Beirut in 2015 (source: Flickr)
On 15 May, Lebanese citizens will go to the polls of crucial elections in the damaged democracy in the country. Few Lebanese expect a surprising result at the polls, as established parties firmly control the electoral process. Meanwhile, geo-political powerful actors meddle in Lebanese politics, in their bid to gain or keep influence. Lately, Saudi Arabia and Kuwait re-established ties with Beirut after several diplomatic rows.
Saudi Arabia’s bid for influence
A diplomatic row preceded the thawing of relations between Lebanon and Gulf countries, specifically Saudi Arabia and Kuwait. Lebanon’s Information Minister earlier called the Saudi-led coalition war in Yemen “futile”, angering Saudi officials. Furthermore, Gulf countries are unhappy with the rising influence of Iran-affiliated Hezbollah in Lebanon and the constant influx of the captagon drug from Lebanon into their countries.
Lately, after several commitments made by Lebanese Prime Minister Najib Mikati, Saudi Arabia and Lebanon have mended ties. Mikati will visit Riyadh later this month, and Saudi Arabia will go ahead with providing humanitarian assistance to the badly-hit Lebanese economy.
Since 2017, Lebanon’s relations with Saudi Arabia have been difficult. Then, Saudi Arabia infamously made Lebanese PM Saad al-Hariri resign to reel in Iranian influence in the country. The move backfired, and since then, much-needed financial aid from Gulf countries to Beirut dried up.
Current Saudi rapprochement with Lebanon can be seen in tandem with its moves to re-establish relations with the Syrian regime of Bashar al-Assad. As Saudi Arabia wishes to balance Iranian influence in the region, it opts for some diplomatic relations with Lebanon and Syria. Especially in Lebanon, as diplomatic influence can prove useful towards the May 15 parliamentary elections.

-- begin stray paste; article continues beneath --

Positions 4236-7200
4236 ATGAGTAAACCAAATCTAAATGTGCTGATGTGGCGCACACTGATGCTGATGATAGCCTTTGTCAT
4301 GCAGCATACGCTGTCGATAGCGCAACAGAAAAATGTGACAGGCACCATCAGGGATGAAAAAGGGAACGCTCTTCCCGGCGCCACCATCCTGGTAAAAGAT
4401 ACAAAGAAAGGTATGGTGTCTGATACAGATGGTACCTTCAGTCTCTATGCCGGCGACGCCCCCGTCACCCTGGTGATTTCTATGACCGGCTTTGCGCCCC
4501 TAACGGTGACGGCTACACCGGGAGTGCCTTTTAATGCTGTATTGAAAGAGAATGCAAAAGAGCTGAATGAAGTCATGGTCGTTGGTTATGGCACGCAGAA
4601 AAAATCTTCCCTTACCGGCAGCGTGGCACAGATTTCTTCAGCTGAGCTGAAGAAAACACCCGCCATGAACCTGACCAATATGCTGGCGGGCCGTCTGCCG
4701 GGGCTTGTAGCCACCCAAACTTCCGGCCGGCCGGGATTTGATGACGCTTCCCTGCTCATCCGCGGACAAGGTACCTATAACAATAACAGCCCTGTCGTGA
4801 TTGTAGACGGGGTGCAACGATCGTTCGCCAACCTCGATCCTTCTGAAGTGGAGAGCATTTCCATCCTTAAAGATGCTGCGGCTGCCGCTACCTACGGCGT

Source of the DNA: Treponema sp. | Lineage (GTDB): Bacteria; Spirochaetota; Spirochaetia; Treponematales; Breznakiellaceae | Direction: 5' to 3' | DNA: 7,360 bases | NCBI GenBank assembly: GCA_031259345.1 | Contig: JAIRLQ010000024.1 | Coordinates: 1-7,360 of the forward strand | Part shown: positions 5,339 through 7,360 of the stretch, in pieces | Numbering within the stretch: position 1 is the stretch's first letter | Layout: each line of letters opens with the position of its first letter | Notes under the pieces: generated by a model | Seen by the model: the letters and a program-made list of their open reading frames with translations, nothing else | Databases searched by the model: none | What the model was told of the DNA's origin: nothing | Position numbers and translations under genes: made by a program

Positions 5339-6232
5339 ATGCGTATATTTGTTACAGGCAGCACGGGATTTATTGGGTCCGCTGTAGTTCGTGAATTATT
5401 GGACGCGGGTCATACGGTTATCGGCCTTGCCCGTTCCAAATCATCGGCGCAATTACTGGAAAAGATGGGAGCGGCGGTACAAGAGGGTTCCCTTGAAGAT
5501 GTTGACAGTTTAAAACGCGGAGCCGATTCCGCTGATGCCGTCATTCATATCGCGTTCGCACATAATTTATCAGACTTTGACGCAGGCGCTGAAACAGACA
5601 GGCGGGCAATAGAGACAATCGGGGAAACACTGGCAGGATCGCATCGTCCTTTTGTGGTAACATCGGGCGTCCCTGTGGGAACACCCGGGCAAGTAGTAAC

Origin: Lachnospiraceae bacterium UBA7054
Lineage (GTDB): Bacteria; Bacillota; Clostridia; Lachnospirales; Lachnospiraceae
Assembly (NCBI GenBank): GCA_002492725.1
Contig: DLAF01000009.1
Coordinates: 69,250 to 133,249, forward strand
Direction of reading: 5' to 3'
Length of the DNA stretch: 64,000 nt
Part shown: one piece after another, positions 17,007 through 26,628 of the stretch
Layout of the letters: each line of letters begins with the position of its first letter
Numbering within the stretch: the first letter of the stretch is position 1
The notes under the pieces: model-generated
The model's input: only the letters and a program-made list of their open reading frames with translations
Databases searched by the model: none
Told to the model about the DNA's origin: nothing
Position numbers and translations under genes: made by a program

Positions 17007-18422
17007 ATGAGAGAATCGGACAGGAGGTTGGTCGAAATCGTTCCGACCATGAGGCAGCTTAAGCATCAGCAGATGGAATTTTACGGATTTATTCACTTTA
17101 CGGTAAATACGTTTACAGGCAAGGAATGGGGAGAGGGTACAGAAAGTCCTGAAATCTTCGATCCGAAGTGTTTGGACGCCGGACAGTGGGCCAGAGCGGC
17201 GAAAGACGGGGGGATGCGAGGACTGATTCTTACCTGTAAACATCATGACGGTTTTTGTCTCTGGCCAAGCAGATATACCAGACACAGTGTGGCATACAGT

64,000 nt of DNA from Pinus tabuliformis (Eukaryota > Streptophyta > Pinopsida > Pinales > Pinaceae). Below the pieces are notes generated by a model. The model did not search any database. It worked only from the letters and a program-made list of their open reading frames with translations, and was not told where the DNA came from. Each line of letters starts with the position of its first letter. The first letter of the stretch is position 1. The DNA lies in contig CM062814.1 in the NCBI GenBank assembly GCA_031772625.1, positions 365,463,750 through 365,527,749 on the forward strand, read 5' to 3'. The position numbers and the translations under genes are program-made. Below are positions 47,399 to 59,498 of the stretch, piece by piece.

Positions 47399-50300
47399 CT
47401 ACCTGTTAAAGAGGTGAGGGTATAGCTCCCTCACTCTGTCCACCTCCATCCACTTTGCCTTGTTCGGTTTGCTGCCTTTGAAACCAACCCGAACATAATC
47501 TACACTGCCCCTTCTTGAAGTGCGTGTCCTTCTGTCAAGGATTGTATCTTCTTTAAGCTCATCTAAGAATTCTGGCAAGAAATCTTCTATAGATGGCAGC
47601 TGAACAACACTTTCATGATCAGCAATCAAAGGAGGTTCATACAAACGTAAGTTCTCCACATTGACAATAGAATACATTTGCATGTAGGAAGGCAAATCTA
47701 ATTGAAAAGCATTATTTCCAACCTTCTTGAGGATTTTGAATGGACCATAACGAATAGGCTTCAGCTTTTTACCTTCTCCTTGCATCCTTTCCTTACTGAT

Troublesome election conditions
EU and US diplomatic actors have long pushed for the Lebanese elections to be organized in time. It is expected to succeed – as the 15 May elections will not be postponed. However, the circumstances in which the elections will be held are questionable. As Lebanon suffers from lack of electricity, polling booths might be in the dark for parts of the day.
The Lebanese Supervisory Commission for Elections is heavily underfunded – only having 18 million dollars to spend, compared to the 54 million dollars in 2018. Lebanese established political actors deliberately underfund this Commission, threating the legitimacy of upcoming elections. In combination with the unreliable electricity grid in the country, many fear for country-wide voting manipulation and corruption.
World Bank and IMF recovery plans
Meanwhile, Lebanon is close to reaching an agreement with the World Bank over a 150 million dollar loan for food security, Economic Minister Amin Salam said on April 19. Also, Lebanon is holding talks with the IMF over investment programs. “Work is ongoing and the train is moving. I am optimistic.” He said that the IMF is focusing on three sectors— electricity, transportation and internet — crucial infrastructure programs aimed to reactivate the whole economy.
The first hurdle already proved difficult. As the Lebanese parliament discussed a bill on capital controls –long-desired legislation by the IMF – large protests were held by depositors who fear their money will evaporate.
Bleak prospects for the deprived Lebanese
Lebanon’s democracy is badly hurt, and has a long way to go to recover. It seems that in the upcoming May 15 elections, many actors have influence on its outcome – except for the Lebanese citizens who demand change for years. As seen after the Arab Spring, in Egypt among others, western institutions tolerate the political leaders “they know”, instead of accommodating an election setting in which new political parties can challenge incumbent powers. For the EU and the US, focus now mainly is on curbing Hezbollah influence in the country. As seen in previous years, these forms of geo-political meddling in Lebanon have only further entrenched its citizens in a near-hopeless economic catastrophe.
Sources: Al Jazeera I Al Jazeera II France24 AP News Arab News Reuters Carnegie Endowment